God always keeps his promises. And that’s part of God’s story. Do you believe that God always keeps his promises? I do. I believe that God can do anything. I also believe that God always wants the very best for us and works in our lives to make that happen, just like God did with Abraham and Sarah.

I also believe that God made a good choice when he picked Abraham and Sarah because he knew that they would trust him. It takes a lot of trust to pack up and move to a strange land when you’re old. They had to leave their family and go to someplace where they didn’t know anyone. They could have said, “No, that’s asking too much. We don’t want to move to a place far away. We’re quite happy here were we are. So God, maybe it would be best if you choose someone else.” But they didn’t do that. I imagine that they put a lot of thought into it but, in the end, they said, “Okay God, if you want us to go to a new place, then we will go because we trust you.” I think God made a pretty good choice when he chose Abraham and Sarah.

Eventually, Abraham and Sarah did have a child. His name was Isaac. They only had one child but that was all God needed. When Isaac became a man, he married Rebekah. Rebekah and Isaac had two sons, Jacob and Esau. That’s still not very many but then Jacob got married and he had twelve sons and one daughter. And when you have thirteen kids, all of a sudden the family starts to explode and it did. And in every succeeding generation, they had more and more kids and pretty soon there were hundreds of them and them thousands of them and, after a few centuries, there were millions of them.

And guess what? There are lots of them around today. They are the people that we call the Jews. The Jewish people are the descendants of Abraham and Sarah who believed God and trust him enough to leave their families and go to a new land in the hope that God would give them so many descendants that it would be hard to count all of them. And it came true. Today, there are still millions and millions of Jewish people on the earth and they believe in the same God that Christian believe in. And so, in a lot of ways, we are related to them. Christians and Jews are sort of like brothers and sisters because we all believe that God is our heavenly Father.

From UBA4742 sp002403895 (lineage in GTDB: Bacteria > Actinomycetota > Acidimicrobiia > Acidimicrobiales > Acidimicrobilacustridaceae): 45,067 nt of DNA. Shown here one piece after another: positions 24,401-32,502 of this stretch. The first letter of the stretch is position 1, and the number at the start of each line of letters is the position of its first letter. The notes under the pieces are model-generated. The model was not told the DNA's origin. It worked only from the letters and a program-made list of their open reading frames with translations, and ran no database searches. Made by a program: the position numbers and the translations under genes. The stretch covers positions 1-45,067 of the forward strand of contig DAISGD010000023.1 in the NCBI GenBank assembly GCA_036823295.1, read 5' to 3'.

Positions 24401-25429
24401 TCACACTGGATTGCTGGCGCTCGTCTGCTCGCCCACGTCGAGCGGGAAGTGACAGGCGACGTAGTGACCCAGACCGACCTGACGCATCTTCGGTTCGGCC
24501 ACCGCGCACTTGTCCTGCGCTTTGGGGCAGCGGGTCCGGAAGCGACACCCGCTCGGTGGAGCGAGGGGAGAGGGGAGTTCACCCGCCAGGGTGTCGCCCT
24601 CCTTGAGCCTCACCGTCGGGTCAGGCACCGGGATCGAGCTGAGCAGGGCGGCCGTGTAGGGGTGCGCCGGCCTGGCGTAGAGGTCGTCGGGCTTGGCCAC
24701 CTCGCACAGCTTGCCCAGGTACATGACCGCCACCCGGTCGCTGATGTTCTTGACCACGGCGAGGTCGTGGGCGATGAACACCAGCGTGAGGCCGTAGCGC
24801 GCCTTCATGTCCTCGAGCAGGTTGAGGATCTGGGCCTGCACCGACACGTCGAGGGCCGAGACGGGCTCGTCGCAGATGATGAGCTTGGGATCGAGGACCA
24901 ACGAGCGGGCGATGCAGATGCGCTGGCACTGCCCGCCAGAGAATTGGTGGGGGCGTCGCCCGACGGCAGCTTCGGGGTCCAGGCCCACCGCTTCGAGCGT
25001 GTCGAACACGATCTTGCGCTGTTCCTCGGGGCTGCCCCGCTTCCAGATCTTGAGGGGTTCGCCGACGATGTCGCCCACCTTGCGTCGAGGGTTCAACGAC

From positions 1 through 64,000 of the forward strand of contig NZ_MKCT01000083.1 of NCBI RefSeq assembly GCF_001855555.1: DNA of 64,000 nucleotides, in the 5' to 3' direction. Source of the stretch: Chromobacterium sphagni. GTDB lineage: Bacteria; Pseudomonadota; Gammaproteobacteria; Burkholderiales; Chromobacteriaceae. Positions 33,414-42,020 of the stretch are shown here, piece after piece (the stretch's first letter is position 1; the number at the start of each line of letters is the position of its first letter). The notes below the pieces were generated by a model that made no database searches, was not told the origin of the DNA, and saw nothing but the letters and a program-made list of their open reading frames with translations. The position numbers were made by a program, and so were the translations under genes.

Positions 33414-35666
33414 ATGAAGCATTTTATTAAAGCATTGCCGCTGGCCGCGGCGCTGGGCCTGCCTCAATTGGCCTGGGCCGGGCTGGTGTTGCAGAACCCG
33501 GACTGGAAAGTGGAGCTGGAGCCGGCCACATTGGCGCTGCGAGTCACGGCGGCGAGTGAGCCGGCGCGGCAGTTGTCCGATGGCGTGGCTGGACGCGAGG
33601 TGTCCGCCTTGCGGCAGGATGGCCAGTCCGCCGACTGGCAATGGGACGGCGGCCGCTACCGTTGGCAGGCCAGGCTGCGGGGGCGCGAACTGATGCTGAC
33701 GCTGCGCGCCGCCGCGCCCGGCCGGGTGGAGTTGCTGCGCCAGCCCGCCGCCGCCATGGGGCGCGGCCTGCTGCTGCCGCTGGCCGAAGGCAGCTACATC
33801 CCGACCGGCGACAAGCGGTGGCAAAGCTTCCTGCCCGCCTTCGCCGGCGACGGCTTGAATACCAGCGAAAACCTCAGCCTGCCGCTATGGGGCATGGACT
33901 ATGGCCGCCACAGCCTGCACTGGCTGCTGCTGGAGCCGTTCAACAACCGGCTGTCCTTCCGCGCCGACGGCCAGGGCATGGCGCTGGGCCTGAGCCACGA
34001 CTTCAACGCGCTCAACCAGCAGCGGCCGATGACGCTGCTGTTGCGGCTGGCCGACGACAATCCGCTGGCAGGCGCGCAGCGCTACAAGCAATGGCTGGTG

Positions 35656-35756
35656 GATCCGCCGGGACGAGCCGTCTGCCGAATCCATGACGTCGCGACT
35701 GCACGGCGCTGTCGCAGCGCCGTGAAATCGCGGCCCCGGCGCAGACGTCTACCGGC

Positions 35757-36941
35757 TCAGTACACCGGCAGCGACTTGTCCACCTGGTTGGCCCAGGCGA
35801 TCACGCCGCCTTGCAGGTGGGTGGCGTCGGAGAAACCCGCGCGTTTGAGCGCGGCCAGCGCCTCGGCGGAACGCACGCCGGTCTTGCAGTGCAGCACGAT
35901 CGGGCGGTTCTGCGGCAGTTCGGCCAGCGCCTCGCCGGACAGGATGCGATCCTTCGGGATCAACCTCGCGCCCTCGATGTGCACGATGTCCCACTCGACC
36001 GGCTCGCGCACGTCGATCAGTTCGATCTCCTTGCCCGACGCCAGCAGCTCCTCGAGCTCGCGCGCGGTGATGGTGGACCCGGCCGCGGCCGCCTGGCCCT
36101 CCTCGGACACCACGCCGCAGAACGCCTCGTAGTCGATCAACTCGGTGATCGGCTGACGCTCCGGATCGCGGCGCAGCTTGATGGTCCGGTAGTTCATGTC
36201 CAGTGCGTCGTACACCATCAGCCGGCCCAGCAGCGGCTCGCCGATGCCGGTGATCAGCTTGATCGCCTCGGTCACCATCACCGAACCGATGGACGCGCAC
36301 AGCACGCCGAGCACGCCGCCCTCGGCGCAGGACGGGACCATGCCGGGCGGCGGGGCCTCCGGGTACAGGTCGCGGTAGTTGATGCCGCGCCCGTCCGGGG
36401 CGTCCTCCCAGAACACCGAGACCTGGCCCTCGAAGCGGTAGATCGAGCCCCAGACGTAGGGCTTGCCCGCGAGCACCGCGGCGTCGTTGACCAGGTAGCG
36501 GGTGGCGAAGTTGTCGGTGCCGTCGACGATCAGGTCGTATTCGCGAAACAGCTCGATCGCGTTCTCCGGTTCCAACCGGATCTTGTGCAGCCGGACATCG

So what does this have to do with Jesus and what does it have to do with the gap that separates us from God and what does it have to do with the cross? Guess what kind of a person Jesus was? Jesus was a Jew and because of that he was a descendant of Abraham and Sarah many generations later. He’s part of the people through whom God chose to work to bring us back to him again.

Jesus did a lot of good things in his life. He taught us how to live together in peace. And he taught us about God’s love for us. He also said that he will come back again and that, when he does, things will be perfect again, just like they were in Eden with Adam and Eve in the beginning.

The two people we are remembering today believed in Jesus. Robert Baden-Powell and his sister Agnes Baden-Powell were Christians and they knew all about the story of Abraham and Sarah and how two people because a great nation.

Most of us know that Lord Baden-Powell started the Scouting movement in England in 1908. I guess that he saw a need and God said to him, “Robert, these boys need help and I’m choosing you to do something about it.” Lord Baden-Powell saw the need, trusted God and took up the challenge. So he gathered twenty boys for a weekend camp to see how things might work out. Remember that number. Twenty isn’t a very big number but it’s what he had.

That original twenty turned into many more. Just a year later, Lord Baden-Powell had a gathering of thousands of Scouts in London, England. But in amongst the boy Scouts there were several hundred girls who wanted to be included too. So God put a bug in the ear of Lord Baden-Powell’s sister Agnes, that she should start a movement for the girls. She too trusted God and started what is now the Girl Guides.

Do you remember how the Jewish people started off with just Abraham and Sarah but eventually turned into millions of people? The same thing happened with Scouts and Guides. God called two other people, Robert and Agnes Baden-Powell, to do something amazing. Those original twenty Scouts in 1908 – that’s 112 years ago – turned into many, many more. There are now Scouts and Guides all over the world. I was trying to look it up and discovered that there are over sixty million Scouts and Guides worldwide. And it all started with two people who had a dream and trusted God.